MDMA’s effects typically manifest themselves 30-45 minutes after ingestion, so it doesn’t take long for rhythms to develop in Charleston. Sessions at the clinic oscillate between stretches of silent, inward focus, where the patient is left alone to process his trauma, and unfiltered dialogue with the co-therapists. “It’s a very non-directed approach,” Michael Mithoefer told me. This allows subjects to help steer the flow of their trip. They are as much the pilots of this therapy as their overseers. “Once they get the hang of it,” Mithoefer explained, “sometimes people will talk to us for a while and then say, ‘OK, time to go back inside. I’ll come report when I’m ready.’”
That said, patients understand that if no traumas emerge, the Mithoefer’s must coax them out. But they’ve never had to. The traumas always emerge, and by now there have been over 60 sessions between an initial, smaller Phase 2 study and the present trials. Horrors are bubbling up naturally, patient after patient.
Vital signs are monitored throughout sessions. Blood pressure and pulse rate are measured every 15 minutes. Body temperature is recorded on the hour, at which point subjects reliving experiences, alone and inside, are checked on. Intense emotions and visuals are commonplace, so preventing freak-outs is critical. (There’s even space at the clinic for patients to spend the night, which they’re required to do.) If the thought of returning to the unthinkable isn’t enough, imagine your most horrific life experience stroked, possibly for the first time, by MDMA. “It’s painful,” Mithoefer admitted. “A few people on the first day have said they don’t know why it’s called ecstasy.”
Psychoactives offer new access to deeper regions of the brain, according to Amanda Feilding of the Beckley Foundation, an Oxford-based charitable trust using modern brain-imaging technology to explore consciousness and its altered states. Experientially, they seem to purge the repression that prevents attention getting to trauma. This reduces treatment length from years to hours, in some cases. Therapeutic psychedelia, Feilding said, “is a great, beautiful orchard filled with ripe fruit for picking.”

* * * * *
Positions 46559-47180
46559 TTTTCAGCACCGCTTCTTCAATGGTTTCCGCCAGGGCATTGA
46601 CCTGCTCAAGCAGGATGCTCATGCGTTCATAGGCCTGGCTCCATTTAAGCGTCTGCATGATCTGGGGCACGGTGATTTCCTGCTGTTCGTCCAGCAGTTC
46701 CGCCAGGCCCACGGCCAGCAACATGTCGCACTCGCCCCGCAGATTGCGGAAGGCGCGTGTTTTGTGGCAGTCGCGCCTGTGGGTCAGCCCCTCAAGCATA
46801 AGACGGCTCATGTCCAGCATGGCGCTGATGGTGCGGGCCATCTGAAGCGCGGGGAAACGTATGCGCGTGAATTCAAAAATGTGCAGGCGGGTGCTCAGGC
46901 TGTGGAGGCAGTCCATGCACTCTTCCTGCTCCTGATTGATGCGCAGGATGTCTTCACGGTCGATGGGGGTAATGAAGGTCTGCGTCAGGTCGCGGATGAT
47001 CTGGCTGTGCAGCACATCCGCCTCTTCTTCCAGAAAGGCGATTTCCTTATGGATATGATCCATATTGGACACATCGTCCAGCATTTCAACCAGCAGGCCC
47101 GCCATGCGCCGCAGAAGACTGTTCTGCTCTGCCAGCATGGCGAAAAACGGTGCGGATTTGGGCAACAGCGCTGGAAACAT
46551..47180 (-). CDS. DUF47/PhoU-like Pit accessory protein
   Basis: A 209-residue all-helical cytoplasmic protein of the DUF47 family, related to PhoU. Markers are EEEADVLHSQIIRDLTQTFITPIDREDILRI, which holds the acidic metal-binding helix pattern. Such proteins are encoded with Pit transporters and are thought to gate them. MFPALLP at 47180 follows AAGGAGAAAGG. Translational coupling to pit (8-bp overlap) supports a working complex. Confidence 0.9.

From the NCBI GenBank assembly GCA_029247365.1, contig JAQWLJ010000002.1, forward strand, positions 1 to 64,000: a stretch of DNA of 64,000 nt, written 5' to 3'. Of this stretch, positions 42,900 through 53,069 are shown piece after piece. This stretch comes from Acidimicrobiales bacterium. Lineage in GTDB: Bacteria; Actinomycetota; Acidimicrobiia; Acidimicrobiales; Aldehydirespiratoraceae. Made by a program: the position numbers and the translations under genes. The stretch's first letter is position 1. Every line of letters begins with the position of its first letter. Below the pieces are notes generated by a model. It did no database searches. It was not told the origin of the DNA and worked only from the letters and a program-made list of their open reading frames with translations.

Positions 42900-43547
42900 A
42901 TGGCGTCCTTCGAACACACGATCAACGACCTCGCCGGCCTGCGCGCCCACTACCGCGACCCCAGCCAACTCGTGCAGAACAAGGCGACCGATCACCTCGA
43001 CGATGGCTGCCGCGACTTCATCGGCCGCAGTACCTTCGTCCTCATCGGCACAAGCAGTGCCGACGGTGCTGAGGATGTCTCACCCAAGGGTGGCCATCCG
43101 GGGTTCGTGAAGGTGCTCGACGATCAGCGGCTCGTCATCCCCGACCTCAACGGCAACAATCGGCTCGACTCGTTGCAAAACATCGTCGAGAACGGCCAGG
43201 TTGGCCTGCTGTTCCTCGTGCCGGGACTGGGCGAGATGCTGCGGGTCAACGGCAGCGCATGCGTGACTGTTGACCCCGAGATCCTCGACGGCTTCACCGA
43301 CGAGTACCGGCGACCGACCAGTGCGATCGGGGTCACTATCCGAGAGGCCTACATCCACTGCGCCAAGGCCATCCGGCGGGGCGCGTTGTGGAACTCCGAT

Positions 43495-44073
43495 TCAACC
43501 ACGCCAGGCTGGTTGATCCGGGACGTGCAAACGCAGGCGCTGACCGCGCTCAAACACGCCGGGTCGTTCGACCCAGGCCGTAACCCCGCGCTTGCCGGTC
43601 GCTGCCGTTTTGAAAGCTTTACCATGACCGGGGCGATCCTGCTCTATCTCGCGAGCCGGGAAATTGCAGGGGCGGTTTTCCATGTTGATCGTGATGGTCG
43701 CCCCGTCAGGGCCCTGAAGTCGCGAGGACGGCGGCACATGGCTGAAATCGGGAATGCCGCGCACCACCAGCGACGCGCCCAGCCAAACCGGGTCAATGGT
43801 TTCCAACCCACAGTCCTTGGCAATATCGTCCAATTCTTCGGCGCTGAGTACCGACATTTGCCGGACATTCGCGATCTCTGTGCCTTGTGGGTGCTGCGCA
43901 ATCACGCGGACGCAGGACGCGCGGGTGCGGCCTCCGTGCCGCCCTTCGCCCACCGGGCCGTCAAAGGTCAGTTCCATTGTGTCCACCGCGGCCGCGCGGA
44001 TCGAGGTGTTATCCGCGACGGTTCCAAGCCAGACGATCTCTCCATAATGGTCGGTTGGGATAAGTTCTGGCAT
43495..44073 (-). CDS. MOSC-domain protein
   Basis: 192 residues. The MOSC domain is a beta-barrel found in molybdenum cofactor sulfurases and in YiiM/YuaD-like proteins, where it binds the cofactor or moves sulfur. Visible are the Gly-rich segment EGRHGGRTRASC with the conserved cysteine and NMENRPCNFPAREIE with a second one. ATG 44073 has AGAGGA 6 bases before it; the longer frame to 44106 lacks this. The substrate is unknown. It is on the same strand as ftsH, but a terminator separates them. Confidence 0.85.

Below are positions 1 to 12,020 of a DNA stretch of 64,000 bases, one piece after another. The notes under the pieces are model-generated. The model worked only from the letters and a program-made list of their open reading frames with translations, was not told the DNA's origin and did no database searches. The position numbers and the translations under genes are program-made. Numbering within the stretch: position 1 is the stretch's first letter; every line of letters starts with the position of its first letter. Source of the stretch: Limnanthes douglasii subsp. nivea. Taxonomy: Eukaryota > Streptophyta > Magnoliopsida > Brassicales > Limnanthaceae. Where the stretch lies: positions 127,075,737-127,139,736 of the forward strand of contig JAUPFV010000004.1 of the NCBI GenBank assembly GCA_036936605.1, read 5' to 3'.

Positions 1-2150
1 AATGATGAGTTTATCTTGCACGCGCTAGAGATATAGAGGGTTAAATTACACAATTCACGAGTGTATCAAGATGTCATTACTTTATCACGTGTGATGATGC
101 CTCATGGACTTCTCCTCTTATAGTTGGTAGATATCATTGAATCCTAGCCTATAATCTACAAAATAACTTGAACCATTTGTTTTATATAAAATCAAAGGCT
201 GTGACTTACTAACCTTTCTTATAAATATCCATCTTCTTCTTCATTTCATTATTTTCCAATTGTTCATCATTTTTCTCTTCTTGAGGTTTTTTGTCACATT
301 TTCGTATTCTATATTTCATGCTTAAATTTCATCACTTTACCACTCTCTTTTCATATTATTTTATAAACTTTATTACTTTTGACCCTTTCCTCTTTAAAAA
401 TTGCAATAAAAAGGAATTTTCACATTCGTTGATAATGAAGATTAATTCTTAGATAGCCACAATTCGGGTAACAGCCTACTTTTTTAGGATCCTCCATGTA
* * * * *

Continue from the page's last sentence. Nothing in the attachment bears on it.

From out of this beautiful orchard – replete with LSD and psilocybin, ibogaine and cannabis – MDMA seems especially equipped to enhance psychotherapy. “MDMA has the greatest opportunity of any psychedelic to be integrated into psychiatric practice,” Doblin wrote in “A Clinical Plan for MDMA.”
Ecstasy is brief, for one. Compared with, say, LSD, whose effects can last in excess of 10 hours, MDMA’s roughly four-hour “primary effect” window (and two-hour comedown) is relatively manageable. Ecstasy is also gentle despite its slight toxicity, which can cause depression in the days following trips. Compared to acid, which warps “rational cognition processes” and perception and may also prompt fear and panic, MDMA operates more so on emotions than cognitive function. It subdues the amygdala, the inner-brain “fear center” that sparks heavy negative emotions, while opening serotonin and dopamine brain-messenger floodgates and boosting blood levels of oxytocin and prolactin, two sociable hormones.
In other words, patient-therapist empathy increases. Patients are comfortable, all things considered. They’re willing to enter “the eye of the trauma,” as Feilding put it. In this regard, she argues, MDMA’s not unlike psilocybin in as much as it “removes the filters,” allowing people to consider situations past and present in slightly different ways.
The subjects are in the sweet spot. Mitheofer says so many people are resistant to PTSD treatment because of either under- or over-engagement. He and his wife, a psychiatric nurse, are observing that MDMA shepherds subjects into an optimal arousal zone, or window of tolerance. It’s here that they can connect with their emotions while revisiting trauma and not lose it, so to speak. “Four or five hours in this zone,” he said, “may be what gets them past the obstacle to treatment.”
That doesn’t mean it’s easy. But it’s not overwhelming – or free from all uncertainty.
“I have concerns,” said Charles Hoge, a psychiatrist and senior scientist at the Walter Reed Army Institute of Research. Hoge spent two decades on active duty before signing on at the Office of the Army’s Surgeon General and Walter Reed. And while he hasn’t delved too deeply into the medicinal-psychedelic literature – “I don’t know much about it,” he admitted – Hoge noted that MDA (3,4-Methylenedioxyamphetamine) and its related compounds have significant, immutable biological effects. “They have irreversible bindings on some receptors in the brain,” he explained, “which can potentially result in maybe greater or longer-term side effects for an individual.” SSRIs, he claimed, are reversible.
Whether long-standing regulations can be overturned is another question. The policy push for FDA approval is not easy. It’s overwhelming. “We’re in a dark age at the moment,” Feilding, the Briton, admitted. Yet she believes we’re on the brink of a sort of renaissance in which psychedelia’s medicinal potential is fully realized, accepted by the Old Guard of global-medical politics after decades of staunch resistance.